That's what Historic England's strategy should be, not to say "no can do, and there's not many of them anyway". As for those numbers, the Nighthawking Report was a bit of a cop-out (as I explained on my blog at the time) and more importantly written eleven years ago. The situation in artefact hunting in the UK eleven years ago was totally different. Then, most people had personal contracts with landowners. Now huge numbers of them are finding it so difficult to get onto land that they are having to pay to access it. One pay-to-dig commercial entity facilitating that has over 13000 followers, half the detectorists in England and Wales. Tell us that all metal detectorists that want land and have not got a "farmer" of their own, are now paying all that money each year. 


*The conventional estimate of the proportion of society that are sociopaths. Not all sociopaths are criminals, but not all criminals are sociopaths.

Timeline: Nameless "Western Asiatic" Limestone Statue

 

You see that term "Western Asia" and you already know the British dealer's trying to hide something. It is also a term derived of colonial terminology. Timeline Auctions, 24th November 2020: "Western Asiatic Sumerian Torso of a Worshipper" Circa 3rd millennium BC. Estimate GBP (£) 3,000 - 4,000. As Erin Thompson points out in form (especially the cutout for the feet), this strongly resembles the (much larger, diorite) statues of Gudea of Lachish in the Louvre mostly from Girsu/Tello (the smaller ones of other materials are ungrounded and have "come from the art market" and are dubiously authentic). Except this one is much smaller, and most importantly has no inscription, leaving its function totally unexplained.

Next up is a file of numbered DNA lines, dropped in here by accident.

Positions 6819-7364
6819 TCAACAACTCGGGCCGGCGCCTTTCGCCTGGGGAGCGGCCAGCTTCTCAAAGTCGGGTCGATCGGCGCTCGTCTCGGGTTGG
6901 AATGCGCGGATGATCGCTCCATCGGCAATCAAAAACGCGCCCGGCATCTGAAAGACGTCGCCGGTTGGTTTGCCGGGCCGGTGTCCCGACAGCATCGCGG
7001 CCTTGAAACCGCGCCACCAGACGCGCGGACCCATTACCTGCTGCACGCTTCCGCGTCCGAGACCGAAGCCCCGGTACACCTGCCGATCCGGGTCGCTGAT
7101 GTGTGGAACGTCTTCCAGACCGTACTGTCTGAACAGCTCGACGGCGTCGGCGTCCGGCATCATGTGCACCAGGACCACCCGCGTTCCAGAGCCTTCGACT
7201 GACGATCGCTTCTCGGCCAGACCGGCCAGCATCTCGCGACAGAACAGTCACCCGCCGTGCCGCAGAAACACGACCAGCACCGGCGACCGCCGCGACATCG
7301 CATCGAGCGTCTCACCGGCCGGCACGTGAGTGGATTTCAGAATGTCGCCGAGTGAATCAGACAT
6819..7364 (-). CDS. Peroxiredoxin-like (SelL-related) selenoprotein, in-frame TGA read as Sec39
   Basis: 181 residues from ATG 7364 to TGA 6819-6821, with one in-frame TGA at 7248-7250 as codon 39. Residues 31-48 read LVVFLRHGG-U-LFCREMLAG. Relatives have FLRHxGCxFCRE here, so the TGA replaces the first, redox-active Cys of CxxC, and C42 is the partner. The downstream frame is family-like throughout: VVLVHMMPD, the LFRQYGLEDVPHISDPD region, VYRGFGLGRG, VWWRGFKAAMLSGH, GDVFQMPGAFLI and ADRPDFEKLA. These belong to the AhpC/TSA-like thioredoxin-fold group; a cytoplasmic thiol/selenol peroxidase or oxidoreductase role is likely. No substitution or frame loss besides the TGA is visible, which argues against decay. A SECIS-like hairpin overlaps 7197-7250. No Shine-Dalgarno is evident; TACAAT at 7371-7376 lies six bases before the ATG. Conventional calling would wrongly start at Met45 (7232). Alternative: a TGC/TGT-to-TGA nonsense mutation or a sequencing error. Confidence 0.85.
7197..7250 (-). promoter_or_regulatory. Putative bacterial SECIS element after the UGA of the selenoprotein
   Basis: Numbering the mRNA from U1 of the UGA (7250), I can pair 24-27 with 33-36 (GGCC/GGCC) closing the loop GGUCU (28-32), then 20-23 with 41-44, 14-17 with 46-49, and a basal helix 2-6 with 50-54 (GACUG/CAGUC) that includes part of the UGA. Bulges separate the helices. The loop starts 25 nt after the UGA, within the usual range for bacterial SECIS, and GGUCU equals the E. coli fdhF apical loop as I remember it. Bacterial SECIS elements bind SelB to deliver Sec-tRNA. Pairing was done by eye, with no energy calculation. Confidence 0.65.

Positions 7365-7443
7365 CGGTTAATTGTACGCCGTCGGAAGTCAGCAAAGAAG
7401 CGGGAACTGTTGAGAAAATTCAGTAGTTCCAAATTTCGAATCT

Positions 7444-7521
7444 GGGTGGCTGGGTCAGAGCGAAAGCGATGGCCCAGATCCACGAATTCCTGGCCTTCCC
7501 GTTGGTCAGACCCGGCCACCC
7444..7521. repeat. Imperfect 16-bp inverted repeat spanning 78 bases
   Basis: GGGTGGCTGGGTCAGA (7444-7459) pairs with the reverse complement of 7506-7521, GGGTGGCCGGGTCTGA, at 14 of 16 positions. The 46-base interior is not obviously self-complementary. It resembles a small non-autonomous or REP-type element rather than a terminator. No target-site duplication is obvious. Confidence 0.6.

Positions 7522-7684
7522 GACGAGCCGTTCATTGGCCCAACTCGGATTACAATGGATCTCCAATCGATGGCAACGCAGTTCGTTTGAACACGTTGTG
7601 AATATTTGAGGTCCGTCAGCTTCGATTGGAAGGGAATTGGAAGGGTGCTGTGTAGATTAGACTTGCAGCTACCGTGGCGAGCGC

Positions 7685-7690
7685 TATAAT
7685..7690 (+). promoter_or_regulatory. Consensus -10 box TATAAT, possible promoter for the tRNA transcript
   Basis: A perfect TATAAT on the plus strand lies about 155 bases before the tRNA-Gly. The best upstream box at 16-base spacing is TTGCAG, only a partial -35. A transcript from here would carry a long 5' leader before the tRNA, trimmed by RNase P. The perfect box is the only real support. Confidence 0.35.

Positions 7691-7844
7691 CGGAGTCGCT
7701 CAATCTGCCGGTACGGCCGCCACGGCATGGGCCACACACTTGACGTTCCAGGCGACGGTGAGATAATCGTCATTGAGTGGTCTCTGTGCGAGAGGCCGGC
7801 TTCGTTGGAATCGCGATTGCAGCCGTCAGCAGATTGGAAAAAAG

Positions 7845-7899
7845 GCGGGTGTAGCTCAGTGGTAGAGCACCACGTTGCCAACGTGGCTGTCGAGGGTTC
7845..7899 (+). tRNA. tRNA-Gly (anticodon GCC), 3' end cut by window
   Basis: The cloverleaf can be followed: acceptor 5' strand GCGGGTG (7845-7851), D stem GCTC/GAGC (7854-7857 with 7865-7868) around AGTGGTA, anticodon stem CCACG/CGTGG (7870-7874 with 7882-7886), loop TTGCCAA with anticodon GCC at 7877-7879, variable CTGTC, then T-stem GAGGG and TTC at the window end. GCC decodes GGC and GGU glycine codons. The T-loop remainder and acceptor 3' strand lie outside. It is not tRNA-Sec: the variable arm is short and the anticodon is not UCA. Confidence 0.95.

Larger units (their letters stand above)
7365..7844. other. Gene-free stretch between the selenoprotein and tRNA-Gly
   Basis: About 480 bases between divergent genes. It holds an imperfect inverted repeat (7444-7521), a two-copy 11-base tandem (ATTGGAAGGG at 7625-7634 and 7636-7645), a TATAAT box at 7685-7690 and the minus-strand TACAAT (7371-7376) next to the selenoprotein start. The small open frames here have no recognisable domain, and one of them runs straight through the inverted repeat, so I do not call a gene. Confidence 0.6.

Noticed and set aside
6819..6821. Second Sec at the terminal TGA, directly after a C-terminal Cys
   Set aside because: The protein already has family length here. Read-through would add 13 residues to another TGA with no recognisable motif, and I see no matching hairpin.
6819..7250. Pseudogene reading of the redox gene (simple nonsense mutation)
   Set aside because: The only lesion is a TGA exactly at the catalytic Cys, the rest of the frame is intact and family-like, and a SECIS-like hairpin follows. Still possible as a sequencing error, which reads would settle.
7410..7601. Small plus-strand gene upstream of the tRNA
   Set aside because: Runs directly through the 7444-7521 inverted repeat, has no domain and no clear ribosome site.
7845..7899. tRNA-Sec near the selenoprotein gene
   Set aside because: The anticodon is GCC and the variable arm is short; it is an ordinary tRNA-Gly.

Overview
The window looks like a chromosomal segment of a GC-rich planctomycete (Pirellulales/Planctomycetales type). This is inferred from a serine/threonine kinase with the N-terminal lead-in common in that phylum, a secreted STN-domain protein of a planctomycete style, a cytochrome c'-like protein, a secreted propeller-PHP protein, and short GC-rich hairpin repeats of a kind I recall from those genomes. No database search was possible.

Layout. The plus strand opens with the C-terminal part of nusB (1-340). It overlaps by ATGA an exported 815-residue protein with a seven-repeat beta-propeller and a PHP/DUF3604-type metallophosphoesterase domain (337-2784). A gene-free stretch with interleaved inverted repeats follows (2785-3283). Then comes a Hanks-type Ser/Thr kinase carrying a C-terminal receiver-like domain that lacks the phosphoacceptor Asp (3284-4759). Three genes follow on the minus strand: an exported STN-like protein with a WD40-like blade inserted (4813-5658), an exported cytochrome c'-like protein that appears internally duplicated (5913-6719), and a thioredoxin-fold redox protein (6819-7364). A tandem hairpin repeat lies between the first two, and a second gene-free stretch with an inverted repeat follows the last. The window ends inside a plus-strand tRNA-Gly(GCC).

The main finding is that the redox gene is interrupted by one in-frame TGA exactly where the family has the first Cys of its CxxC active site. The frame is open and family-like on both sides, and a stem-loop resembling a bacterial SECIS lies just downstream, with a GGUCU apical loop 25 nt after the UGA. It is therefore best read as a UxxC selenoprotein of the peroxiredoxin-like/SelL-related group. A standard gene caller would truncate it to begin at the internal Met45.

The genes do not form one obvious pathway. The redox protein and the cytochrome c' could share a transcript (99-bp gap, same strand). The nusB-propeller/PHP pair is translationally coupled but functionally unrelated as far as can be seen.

A carved limestone headless figure of a standing male worshipper with hands clasped across chest and wearing a long robe with incised ornament to hems; mounted on a custom-made stand for display. 783 grams total, 21cm including stand (8 1/4"). Fine condition.
Provenance
From a private collection, acquired in the 1990s; previously in a UK private collection, since 1988.
Well, firstly the person writing that needs to look up the word "torso" in the dictionary. Secondly, that's a totally pathetic collecting history on all counts. First of all, if that is true, they might as well have written: "it seems obvious this was looted, so don't even ask". But then no documentation whatsoever is offered to verify those dates and claims. What kind of careless creep is going to buy this? The antiquities legislation of Iraq goes back well before 1988.  But have a look at the long terms and conditions and find where the buyer is actually guaranteed that the seller has legal title and the object was exported from southern Iraq legally. They, in fact, are not, the terms are long on denying the seller's liability for anything at all, short on saying why, nevertheless, anyone reading that should trust them a centimetre.